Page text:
Science and pseudo-science

Adventures in Ethics and Science

Category archives for Science and pseudo-science

By email, following on the heels of my post about the Merck-commissioned, Elsevier-published fake journal Australasian Journal of Bone and Joint Medicine, a reader asked whether the Journal of American Physicians and Surgeons (JPandS) also counts as a fake journal. I have the distinct impression that folks around these parts do not hold JPandS in…

It seems that some people respond to public concern about swine flu and its spread by trying to sell you stuff. This stuff is not limited to face masks and duct tape, but includes products advertised to prevent, diagnose, or treat swine flu, but whose claims of safety and efficacy do not have a basis…

Over at DrugMonkey, PhysioProf has written a post on the relative merits of “correct” and “interesting”, at least as far as science is concerned. Quoth PhysioProf: It is essential that one’s experiments be “correct” in the sense that performing the same experiment in the same way leads to the same result no matter when the…

Science and belief.

Given that in my last post I identified myself as playing for Team Science, this seems to be as good a time as any to note that not everyone on the team agrees about every little thing. Indeed, there are some big disagreements — but I don’t think these undermine our shared commitment to scientific…

A regular reader of the blog emailed me the following: Have you ever considered setting up a section for laymen in your blog where posts related to the philosophy of science, how research is conducted, how scientists think etc. are archived? An example of what I think might be a good article to include would…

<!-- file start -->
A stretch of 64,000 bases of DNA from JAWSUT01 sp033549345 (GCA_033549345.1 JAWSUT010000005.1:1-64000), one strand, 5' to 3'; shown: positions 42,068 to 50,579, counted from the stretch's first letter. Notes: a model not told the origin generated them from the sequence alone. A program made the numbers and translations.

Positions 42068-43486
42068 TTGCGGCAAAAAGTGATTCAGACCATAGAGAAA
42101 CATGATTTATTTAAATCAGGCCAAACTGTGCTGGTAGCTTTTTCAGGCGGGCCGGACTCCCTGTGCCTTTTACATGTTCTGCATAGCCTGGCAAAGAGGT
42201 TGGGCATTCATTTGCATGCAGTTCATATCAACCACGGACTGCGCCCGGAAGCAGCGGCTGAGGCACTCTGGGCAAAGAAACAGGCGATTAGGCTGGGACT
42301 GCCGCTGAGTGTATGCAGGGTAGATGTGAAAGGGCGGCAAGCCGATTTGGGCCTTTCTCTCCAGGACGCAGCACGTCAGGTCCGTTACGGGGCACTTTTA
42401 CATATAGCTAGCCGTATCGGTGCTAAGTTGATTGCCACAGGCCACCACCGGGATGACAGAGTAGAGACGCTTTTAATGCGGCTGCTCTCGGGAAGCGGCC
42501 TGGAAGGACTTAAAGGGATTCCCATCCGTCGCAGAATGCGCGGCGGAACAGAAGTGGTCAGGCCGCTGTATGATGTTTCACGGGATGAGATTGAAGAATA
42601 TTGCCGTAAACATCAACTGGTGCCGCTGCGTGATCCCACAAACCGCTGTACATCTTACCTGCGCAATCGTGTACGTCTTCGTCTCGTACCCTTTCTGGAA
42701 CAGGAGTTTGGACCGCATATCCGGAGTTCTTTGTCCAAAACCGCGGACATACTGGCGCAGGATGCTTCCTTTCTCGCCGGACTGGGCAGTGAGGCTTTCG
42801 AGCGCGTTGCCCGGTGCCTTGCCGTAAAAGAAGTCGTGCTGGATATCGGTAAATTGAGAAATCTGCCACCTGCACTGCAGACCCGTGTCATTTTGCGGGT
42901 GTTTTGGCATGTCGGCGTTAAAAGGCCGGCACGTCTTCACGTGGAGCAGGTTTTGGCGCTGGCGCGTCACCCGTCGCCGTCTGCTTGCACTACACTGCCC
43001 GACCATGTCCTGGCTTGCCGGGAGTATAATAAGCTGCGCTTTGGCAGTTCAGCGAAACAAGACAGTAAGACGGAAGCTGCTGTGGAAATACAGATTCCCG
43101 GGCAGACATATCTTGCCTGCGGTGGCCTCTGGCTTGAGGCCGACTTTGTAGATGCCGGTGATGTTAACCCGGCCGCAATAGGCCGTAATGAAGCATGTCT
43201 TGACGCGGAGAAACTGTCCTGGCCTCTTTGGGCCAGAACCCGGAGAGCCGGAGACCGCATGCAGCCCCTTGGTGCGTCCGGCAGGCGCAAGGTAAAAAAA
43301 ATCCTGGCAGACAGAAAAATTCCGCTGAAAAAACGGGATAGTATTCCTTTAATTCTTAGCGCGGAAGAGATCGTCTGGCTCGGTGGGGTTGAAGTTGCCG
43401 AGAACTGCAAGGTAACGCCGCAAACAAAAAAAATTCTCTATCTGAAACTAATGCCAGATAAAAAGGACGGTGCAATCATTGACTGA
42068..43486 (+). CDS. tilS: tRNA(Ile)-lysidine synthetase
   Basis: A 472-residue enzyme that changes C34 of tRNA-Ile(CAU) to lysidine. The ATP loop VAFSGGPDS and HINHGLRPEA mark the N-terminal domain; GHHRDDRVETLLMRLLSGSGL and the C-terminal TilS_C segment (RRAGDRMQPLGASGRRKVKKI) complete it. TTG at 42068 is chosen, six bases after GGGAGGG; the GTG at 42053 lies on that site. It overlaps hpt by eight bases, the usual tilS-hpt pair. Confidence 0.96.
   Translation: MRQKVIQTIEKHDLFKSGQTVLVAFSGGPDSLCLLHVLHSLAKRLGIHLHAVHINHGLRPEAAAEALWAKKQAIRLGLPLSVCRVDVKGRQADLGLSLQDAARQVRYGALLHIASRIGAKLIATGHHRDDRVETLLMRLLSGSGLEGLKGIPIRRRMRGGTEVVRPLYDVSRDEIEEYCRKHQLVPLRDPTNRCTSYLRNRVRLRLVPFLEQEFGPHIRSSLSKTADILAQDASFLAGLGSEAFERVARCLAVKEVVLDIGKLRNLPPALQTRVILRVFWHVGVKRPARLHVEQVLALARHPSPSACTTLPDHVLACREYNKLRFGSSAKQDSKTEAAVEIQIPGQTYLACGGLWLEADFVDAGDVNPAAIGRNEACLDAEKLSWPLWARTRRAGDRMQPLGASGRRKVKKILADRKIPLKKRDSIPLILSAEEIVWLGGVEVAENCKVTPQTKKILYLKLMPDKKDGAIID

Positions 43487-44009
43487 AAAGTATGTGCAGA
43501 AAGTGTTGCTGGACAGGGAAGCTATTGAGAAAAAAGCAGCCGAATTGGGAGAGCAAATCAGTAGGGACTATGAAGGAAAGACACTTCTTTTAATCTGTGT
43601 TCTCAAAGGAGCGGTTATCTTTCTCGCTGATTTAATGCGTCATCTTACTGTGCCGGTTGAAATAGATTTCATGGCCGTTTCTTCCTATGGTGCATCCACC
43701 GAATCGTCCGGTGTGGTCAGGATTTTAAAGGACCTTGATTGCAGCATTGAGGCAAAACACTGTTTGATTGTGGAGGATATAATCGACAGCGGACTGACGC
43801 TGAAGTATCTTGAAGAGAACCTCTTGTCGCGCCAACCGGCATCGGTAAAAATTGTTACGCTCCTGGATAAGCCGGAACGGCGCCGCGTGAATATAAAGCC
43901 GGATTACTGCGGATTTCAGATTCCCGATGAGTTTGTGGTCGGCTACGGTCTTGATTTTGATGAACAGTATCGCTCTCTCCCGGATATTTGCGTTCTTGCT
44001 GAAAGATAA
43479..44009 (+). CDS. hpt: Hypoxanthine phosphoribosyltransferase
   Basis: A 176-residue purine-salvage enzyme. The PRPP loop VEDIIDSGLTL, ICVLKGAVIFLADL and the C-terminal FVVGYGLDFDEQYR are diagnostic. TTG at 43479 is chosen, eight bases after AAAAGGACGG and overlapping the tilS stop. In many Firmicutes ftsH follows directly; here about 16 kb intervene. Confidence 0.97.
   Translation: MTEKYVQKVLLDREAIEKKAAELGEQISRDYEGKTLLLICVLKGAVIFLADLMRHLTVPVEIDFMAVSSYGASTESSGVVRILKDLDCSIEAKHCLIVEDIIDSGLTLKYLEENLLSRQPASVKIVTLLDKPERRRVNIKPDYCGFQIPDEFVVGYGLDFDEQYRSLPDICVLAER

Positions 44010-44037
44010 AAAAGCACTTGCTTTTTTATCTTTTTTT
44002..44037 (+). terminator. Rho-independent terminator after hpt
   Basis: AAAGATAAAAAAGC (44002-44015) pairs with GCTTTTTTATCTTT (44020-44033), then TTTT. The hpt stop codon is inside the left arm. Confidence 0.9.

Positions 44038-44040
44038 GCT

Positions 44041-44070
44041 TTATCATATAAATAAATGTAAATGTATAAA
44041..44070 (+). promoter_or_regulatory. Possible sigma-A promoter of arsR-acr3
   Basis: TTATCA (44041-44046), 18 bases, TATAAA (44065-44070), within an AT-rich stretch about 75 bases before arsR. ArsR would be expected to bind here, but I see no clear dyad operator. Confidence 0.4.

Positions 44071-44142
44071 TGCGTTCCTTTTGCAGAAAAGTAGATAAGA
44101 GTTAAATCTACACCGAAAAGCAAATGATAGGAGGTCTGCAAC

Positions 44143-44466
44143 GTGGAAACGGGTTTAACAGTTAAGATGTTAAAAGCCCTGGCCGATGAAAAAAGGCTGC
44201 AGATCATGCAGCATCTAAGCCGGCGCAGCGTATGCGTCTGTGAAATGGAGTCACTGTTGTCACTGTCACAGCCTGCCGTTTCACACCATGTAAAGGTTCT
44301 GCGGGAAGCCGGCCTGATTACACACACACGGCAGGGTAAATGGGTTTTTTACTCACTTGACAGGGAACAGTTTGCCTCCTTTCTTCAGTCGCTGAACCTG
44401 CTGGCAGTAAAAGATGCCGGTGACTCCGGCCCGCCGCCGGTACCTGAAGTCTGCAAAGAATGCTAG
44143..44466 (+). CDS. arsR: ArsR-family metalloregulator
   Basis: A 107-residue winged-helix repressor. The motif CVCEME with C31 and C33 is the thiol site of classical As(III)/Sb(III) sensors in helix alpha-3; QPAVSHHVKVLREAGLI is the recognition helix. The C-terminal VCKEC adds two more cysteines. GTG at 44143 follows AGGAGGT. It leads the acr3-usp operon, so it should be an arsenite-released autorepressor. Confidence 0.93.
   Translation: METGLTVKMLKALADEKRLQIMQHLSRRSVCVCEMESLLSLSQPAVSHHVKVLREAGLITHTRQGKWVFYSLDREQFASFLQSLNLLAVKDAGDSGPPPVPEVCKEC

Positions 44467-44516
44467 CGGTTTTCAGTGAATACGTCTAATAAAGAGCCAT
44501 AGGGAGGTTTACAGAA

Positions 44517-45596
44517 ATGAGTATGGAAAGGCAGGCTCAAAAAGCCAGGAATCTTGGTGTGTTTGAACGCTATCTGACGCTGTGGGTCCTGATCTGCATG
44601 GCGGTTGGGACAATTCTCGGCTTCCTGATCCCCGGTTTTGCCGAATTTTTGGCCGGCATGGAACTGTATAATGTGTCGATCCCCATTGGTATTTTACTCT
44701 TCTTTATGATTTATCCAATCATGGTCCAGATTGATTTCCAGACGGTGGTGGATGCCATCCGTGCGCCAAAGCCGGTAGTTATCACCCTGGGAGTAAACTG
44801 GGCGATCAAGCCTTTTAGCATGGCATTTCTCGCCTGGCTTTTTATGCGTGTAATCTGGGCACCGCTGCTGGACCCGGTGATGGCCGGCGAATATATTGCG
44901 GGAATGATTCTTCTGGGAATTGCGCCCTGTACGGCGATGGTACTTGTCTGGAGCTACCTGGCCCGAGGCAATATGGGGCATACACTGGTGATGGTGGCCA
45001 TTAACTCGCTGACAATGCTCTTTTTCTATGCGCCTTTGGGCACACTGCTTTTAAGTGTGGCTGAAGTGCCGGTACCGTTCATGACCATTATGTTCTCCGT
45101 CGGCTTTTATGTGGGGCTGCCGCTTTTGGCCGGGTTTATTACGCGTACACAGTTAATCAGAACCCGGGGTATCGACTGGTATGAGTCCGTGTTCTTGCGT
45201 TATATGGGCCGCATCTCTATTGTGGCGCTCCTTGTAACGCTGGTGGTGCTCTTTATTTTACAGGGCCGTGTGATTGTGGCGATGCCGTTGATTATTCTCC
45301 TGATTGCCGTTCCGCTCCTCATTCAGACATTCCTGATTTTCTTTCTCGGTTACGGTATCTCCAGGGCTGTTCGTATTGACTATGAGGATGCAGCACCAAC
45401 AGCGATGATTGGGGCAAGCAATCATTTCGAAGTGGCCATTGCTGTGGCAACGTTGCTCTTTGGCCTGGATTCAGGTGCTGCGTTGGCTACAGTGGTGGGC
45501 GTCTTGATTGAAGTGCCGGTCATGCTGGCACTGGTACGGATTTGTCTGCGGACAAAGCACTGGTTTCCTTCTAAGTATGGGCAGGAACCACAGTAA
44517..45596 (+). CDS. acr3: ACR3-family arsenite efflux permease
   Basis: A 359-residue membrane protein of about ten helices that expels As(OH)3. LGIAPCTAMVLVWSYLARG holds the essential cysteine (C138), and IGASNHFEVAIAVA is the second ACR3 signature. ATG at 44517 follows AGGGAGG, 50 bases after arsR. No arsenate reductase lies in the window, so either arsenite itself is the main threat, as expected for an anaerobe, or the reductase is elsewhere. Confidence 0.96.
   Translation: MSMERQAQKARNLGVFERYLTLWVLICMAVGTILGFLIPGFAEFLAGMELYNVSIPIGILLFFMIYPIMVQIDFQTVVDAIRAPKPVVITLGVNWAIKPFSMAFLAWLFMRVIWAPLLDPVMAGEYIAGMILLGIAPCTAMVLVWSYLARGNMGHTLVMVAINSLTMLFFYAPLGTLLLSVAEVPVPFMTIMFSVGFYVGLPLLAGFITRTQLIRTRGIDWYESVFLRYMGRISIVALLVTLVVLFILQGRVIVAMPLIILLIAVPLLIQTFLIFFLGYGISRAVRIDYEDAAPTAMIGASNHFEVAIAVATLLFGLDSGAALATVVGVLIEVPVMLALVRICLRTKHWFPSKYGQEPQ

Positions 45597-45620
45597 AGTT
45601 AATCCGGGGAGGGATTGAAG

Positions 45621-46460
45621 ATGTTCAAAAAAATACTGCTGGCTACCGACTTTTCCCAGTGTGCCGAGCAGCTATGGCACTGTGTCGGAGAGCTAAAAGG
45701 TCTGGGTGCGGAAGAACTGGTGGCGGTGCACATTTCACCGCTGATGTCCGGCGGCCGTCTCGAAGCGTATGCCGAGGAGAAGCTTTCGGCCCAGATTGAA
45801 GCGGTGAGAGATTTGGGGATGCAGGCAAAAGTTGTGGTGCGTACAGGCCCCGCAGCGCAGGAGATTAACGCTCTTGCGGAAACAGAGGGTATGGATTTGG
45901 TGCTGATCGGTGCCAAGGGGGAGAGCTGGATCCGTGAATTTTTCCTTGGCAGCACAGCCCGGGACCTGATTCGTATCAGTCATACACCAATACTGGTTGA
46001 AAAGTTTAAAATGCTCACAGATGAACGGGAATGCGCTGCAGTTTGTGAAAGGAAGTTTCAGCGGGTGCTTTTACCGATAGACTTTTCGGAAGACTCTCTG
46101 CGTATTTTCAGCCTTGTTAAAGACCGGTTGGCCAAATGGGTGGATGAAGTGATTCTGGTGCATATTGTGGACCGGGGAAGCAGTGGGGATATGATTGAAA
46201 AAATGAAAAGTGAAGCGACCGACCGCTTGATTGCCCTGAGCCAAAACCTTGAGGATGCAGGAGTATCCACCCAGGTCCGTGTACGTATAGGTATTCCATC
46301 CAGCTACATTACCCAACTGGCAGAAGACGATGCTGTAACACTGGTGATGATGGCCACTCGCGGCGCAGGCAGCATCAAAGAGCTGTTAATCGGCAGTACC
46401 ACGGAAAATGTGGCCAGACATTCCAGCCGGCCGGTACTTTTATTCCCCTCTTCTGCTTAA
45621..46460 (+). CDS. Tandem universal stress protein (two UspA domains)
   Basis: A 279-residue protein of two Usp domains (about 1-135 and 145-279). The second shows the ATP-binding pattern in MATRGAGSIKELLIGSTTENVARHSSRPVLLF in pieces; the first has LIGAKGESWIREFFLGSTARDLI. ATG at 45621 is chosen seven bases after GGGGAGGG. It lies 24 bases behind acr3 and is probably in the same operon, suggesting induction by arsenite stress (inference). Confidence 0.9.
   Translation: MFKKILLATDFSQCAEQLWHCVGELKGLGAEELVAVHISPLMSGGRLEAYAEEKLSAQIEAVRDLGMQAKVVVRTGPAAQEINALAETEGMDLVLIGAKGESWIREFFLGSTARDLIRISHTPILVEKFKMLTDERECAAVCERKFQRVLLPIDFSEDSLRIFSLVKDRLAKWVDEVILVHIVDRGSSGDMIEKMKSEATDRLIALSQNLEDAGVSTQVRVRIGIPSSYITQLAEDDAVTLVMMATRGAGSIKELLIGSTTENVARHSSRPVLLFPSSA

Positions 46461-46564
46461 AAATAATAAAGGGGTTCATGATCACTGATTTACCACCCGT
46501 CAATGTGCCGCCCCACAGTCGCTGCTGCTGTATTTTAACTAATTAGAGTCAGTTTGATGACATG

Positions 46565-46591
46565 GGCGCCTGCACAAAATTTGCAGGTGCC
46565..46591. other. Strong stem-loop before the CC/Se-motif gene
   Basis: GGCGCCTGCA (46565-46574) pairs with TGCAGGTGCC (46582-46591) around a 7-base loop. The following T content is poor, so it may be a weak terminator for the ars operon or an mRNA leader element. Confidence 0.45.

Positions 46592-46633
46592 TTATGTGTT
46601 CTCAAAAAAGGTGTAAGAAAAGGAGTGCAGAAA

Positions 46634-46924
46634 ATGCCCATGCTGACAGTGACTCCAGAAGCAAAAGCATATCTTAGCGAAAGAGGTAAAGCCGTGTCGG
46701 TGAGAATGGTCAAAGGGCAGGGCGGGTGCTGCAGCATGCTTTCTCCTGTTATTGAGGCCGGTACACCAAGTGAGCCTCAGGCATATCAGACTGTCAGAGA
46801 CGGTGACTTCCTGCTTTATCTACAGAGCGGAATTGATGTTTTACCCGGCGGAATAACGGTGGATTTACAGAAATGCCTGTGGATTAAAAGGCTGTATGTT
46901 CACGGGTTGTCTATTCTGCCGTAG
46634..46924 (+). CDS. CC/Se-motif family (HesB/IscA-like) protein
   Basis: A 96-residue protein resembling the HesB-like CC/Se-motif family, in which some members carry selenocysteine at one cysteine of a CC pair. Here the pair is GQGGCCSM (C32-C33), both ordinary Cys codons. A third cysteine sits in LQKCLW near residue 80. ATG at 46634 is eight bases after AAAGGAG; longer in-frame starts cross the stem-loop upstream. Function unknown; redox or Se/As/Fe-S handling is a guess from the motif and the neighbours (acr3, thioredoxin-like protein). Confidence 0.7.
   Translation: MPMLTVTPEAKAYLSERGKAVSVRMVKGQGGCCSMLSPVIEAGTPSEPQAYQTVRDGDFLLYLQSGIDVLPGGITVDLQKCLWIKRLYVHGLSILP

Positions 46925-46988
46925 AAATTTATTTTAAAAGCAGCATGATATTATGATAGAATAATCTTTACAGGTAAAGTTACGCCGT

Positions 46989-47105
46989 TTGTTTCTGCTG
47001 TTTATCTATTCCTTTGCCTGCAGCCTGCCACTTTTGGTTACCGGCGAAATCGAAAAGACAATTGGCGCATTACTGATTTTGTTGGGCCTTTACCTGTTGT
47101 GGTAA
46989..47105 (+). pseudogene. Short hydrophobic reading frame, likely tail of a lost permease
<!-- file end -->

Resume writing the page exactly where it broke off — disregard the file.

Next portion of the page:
In my last post, I allowed as how the questions which occupy philosophers of science might be of limited interest or practical use to the working scientist.* At least one commenter was of the opinion that this is a good reason to dismantle the whole discipline: [T]he question becomes: what are the philosophers good for?…

Prompted by my discussion of Medawar and recalling that once in the past I called him a gadfly (although obviously I meant it in the good way), Bill Hooker drops another Medawar quotation on me and asks if I’ll bite: If the purpose of scientific methodology is to prescribe or expound a system of enquiry…

In the May 18th issue of Science, there’s a nice review by Paul Bloom and Deena Skolnick Weisberg [1] of the literature from developmental psychology that bears on the question of why adults in the U.S. are stubbornly resistant to certain scientific ideas. Regular readers will guess that part of my interest in this research…

On the post in which I resorted to flowcharts to try to unpack people’s claims about the process involved in building scientific knowledge, Torbj√∂rn Larsson raised a number of concerns: The first problem I have was with “belief”. I have seen, and forgotten, that it is used in two senses in english – for trust,…

This is another attempt to get to the bottom of what’s bugging people about the case of Marcus Ross, Ph.D. in geosciences and Young Earth Creationist. Here, I’ve tried to distill the main hypotheticals from my last post on the issue into flowcharts*, in the hopes that this will make it easier for folks to…